A scientist is using AI to design a nasal spray that could protect us from flu, COVID and the common cold

Photo of David Baker in front of the whiteboard.

David Baker runs the Institute for Protein Design at the University of Washington.Ian C Haydon/UW Institute for Protein Design

  • A researcher is developing a nasal spray using customized proteins that could protect against COVID-19.

  • David Baker believes that a similar spray can be made that protects against even more viruses.

  • But it will be a while before that nasal spray cocktail is available.

A prominent researcher has designed a nasal spray that he hopes will protect people from getting sick with COVID-19. For him, it’s an early step towards his ultimate goal of crafting a virus-fighting cocktail that could work against some common infections.

The spray, which is being developed by David Baker at the Institute for Protein Design at the University of Washington, aims to prevent the SARS-CoV-2 virus from entering cells and activating the immune system in the first place.

Baker’s lab plans to begin early human testing of the nasal spray later this year to ensure its safety and test its effectiveness. The laboratory has shown promising results in mice.

If it works, Baker wants to take the idea a step further – what if a nasal spray could protect against not only COVID-19, but also the flu and colds? Baker believes that a cocktail of proteins, delivered up a person’s nose every few days, could provide meaningful protection from the most common respiratory viruses.

Baker’s Seattle-area lab has spun off eight companies, including Monod Bio and A-Alpha Bio. Baker won the Life Sciences Grand Prize in 2021 for his work on protein design.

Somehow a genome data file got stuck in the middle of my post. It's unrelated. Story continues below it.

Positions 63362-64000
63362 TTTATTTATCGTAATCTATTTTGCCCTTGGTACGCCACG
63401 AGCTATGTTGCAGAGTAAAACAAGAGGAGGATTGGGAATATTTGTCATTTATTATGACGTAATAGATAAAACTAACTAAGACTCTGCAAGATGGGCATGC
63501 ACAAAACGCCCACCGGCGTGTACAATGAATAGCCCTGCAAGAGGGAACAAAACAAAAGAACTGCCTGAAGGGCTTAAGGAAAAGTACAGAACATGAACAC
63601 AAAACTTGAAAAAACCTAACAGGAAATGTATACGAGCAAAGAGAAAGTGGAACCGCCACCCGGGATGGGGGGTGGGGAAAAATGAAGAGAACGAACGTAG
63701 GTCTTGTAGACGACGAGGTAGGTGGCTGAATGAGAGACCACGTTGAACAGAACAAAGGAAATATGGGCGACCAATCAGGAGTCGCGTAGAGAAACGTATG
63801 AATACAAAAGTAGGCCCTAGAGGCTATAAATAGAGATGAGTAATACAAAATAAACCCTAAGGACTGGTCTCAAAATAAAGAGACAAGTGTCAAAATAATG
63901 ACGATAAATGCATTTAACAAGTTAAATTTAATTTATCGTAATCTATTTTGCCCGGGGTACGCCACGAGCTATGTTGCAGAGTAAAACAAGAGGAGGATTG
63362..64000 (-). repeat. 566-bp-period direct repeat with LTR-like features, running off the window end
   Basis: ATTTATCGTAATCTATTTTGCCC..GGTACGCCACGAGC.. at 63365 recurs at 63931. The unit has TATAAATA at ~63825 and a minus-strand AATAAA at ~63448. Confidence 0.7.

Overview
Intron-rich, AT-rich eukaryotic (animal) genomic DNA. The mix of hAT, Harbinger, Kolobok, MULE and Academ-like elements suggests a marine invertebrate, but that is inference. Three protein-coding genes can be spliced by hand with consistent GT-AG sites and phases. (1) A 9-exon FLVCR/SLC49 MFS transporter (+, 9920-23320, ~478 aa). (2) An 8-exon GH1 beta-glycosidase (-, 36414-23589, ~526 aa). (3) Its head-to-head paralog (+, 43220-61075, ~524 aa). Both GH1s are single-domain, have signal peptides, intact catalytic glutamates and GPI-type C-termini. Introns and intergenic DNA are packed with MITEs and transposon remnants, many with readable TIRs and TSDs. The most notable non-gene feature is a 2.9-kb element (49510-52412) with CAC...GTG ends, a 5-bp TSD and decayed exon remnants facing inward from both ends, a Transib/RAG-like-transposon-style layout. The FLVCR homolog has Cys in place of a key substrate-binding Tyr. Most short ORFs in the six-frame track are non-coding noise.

A researcher wearing an aubergine puffer coat and a cat-faced fabric mask works in the lab at the Institute for Protein Design.

Researcher at the University of Protein Design.Ian C Haydon/UW Institute for Protein Design

To be clear, Baker’s spray is different from a vaccine. Vaccines stimulate the immune system to recognize and fight an invading pathogen. Baker’s spray contains proteins designed to stick to the parts of the SARS-CoV-2 virus that it uses to enter human cells, rendering them inert.

The spray must prove itself in a series of larger clinical trials before it is widely available, a process that takes many years. Even if it gets approved, Baker said there’s still no viable business model for this type of therapeutic — another hurdle to overcome.

Baker and his lab are also working on sprays for influenza, MERS, and RSV. Baker told Insider that nasal sprays for these viruses are currently about halfway through animal trials, with no human trials scheduled yet.

Using AI, his ultimate goal is to create a nasal spray full of proteins that can block many different viruses.

Baker said researchers could ask an AI engine, which he compared to the DALL-E image generator, to turn off protein designs that could fight rhinoceros, MERS, SARS-CoV-2, and the flu. Then the proteins could be manufactured and put into a nasal spray.

New AI-designed proteins could theoretically be made to deal with very specific problems – like latching onto the right part of a virus to prevent it from entering human cells.

Baker said engineered proteins are more stable than naturally occurring proteins, so they won’t degrade before reaching humans. And the proteins are powerful, so you can pack many different types of proteins in the spray without losing effectiveness.

It will probably be a while before we can say goodbye to the sniffles of winter. But the next time you come down with a cold, take comfort in knowing that it may not always be like this.

Read the original article on Business Insider

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